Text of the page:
Everywhere you turn, companies are highlighting green initiatives by marketing their products as environmentally friendly, and VMware is no exception. Just like certain cleaning products and energy-efficient appliances promote green initiatives, VMware software can also help the environment as well as save you some money and electricity along the way.
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One way to promote green initiatives in your home is to convert old, physical computers to virtual machines (VMs). If you’ve worked in data centers, you are probably familiar with the process of virtualizing existing physical machines and hosting them on newer hardware, thus reducing energy consumption and cooling costs.
Even if you have never set foot in a data center, you can still use VMware software, such as vCenter Converter, to convert your old, home computers into VMs. Then, you can run use a hypervisor, such as VMware Workstation or VMware Player, to run the VMs on a newer, physical computer.
An informal survey of the folks that I work with revealed that most families have at least one, if not two, computers that they keep just in case they need to access something on it. But what is the likelihood of actually needing that budget spreadsheet from 1999 or your Tetris game? Converting that old home computer into a VM, and making it available as needed, should put your mind at ease. In addition, it will reduce the clutter in your home, unless you consider discolored computer-grey boxes as fine centerpieces.
Once you have converted your old computer to a VM, you can then recycle the old hardware. Not having to provide electricity to old computers will lower your utility bills. Even if you don’t power on that old desktop, many devices still use power when plugged in.
How VMware software directly affects your bills
Do you know how much energy your home-computing equipment uses? I certainly did not.
In doing research for this article, I used a nifty little device, called the Kill A Watt meter, to find out. The Kill A Watt plugs into the wall outlet, and then you plug the device into the meter, which measures the equipment's voltage, amps, watts, hertz and kilowatt hours (kWh). In my town, kilowatt hours are the metric used for calculating the electricity bill each month. Using the Kill A Watt meter, I tested two, average computers that are both configured to run VMs, in addition to standard office applications. Here are the results:
|kWh in 24 hours||0.65||4.08|
|x Cost per kWh||$0.07||$0.07|
|x 30 days in a month||30||30|
|= Monthly cost to operate||$1.36||$8.57|
First, there seemed to be no significant increase in the amount of power consumed when an additional VM was running on the computer. You can also see that the electricity consumption varies widely, based on the type of hardware. Regardless, converting physical computers to VMs and running them on more efficient hardware can lead to cost savings over time. As shown in this example, running a virtualized instance of the desktop computer on the laptop would save approximately $100 per year in electricity costs.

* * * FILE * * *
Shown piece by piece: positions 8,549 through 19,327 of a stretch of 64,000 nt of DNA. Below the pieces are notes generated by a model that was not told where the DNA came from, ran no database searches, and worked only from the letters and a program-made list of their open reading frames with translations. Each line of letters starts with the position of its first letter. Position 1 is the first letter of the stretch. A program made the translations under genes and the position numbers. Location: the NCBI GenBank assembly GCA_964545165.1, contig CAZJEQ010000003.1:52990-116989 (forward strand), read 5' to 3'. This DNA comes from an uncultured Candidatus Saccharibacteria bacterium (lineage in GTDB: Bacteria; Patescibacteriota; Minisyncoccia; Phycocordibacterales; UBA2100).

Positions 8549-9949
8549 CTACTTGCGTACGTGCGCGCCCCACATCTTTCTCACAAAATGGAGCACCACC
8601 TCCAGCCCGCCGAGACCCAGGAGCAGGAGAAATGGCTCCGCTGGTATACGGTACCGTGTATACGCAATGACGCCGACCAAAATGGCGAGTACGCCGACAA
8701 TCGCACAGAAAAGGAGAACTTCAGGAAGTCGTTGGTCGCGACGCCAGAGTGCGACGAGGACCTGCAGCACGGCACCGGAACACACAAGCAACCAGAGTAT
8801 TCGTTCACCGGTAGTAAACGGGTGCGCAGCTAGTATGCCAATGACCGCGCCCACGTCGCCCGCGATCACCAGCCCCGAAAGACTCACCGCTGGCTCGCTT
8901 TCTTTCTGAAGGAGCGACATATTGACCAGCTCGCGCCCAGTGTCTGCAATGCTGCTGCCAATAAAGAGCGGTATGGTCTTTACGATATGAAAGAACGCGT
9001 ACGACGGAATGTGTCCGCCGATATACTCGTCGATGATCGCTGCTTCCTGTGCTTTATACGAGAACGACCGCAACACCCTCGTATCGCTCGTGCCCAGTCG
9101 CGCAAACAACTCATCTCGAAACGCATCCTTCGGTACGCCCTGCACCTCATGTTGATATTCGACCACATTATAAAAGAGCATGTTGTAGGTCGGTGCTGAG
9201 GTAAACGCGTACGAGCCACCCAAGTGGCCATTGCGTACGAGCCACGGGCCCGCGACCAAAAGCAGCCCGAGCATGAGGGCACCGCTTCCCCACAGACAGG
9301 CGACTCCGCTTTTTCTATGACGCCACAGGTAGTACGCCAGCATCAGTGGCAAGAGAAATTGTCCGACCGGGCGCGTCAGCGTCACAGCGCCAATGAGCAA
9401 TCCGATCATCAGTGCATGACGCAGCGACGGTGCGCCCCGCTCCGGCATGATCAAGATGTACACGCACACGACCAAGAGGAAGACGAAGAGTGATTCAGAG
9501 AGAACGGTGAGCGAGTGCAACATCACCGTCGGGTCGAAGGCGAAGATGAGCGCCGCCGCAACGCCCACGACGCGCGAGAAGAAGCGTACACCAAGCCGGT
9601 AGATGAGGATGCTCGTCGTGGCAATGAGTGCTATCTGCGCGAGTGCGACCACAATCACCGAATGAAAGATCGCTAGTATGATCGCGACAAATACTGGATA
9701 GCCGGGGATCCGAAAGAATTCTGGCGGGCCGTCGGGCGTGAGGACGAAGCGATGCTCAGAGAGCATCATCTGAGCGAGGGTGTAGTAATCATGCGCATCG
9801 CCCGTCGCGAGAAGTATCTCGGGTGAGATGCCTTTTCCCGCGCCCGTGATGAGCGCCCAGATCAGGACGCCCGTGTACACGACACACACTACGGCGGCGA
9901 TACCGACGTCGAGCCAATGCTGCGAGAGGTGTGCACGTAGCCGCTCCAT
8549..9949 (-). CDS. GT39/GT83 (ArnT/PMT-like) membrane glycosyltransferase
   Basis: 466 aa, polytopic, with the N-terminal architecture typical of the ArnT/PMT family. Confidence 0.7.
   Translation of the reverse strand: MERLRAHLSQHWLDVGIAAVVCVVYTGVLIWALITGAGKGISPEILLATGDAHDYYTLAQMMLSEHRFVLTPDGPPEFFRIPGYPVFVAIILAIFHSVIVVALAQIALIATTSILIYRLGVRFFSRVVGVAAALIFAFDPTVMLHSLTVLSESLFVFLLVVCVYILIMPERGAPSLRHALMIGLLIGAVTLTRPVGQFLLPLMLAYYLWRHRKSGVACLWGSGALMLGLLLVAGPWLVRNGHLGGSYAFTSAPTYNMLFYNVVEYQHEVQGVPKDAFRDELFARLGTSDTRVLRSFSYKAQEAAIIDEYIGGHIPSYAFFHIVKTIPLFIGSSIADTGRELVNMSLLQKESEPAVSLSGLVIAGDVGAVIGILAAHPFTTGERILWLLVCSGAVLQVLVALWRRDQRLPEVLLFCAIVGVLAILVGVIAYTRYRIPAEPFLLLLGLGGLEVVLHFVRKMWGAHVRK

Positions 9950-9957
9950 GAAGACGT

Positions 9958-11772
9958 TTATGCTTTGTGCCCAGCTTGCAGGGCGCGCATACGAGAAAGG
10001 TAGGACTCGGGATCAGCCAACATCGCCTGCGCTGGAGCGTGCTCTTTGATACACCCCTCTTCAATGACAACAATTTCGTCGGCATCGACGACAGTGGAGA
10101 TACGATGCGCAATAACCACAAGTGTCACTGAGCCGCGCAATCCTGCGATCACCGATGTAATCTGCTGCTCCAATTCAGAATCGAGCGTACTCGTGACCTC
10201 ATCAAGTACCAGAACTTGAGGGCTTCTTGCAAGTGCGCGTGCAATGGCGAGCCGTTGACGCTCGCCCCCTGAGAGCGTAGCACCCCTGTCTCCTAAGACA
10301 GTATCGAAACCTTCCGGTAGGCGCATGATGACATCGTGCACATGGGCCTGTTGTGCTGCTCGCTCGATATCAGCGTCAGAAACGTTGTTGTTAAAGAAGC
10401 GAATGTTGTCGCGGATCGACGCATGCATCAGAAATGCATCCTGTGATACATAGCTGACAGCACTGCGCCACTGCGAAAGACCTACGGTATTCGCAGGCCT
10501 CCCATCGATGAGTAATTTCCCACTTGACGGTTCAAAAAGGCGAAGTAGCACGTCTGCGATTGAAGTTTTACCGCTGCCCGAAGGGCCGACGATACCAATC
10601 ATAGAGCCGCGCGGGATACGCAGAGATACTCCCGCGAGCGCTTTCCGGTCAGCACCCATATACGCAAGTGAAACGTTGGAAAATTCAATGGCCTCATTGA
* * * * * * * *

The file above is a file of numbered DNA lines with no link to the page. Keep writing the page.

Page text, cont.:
Use VMware software instead of buying a new computer
Believe me, I know how tempting it is to buy a new computer. The rationalization begins with how much time you will save, how the latest hardware is more reliable and it has a nice display. Yet, in all likelihood, your existing computer’s processor and memory is underutilized.
If that is the case, consider building or installing a new VM on your existing hardware, rather than buying another physical computer. VMware offers many prebuilt virtual appliances, which are an excellent way to try out an operating system (especially open source OSes) that may even have a suite of applications to fill your needs.
You will not only better utilize your existing computer's hardware but also get to enjoy that smug feeling of doing something good for the environment. And did I mention that when you include the cost of support and maintenance , plus new antivirus software and office suite licenses for a separate computer, you will also save yourself a lot of money?
Support green initiatives and reduce landfill contributions
I have written about disposing of computer equipment and how the scope of the e-waste problem has increased at an alarming rate. While virtualization will not eliminate this issue, it can certainly contribute to a significant reduction in e-waste. Instead of thinking, “One more computer isn't going to matter,” consider what a difference it would make if each family got by with one less physical computer because of virtualization. Now you are talking about huge savings in disposal costs and the reduction of toxins, which have the potential to negatively affect the environment.
Virtualization has made a huge improvement in energy efficiency and the greening of the data center. By applying VMware software to our home-computing environments, we can achieve green initiatives by reducing energy consumption and the amount e-waste that enters into landfills. In the process, we can enjoy the feeling that comes from doing something positive for this beautiful planet.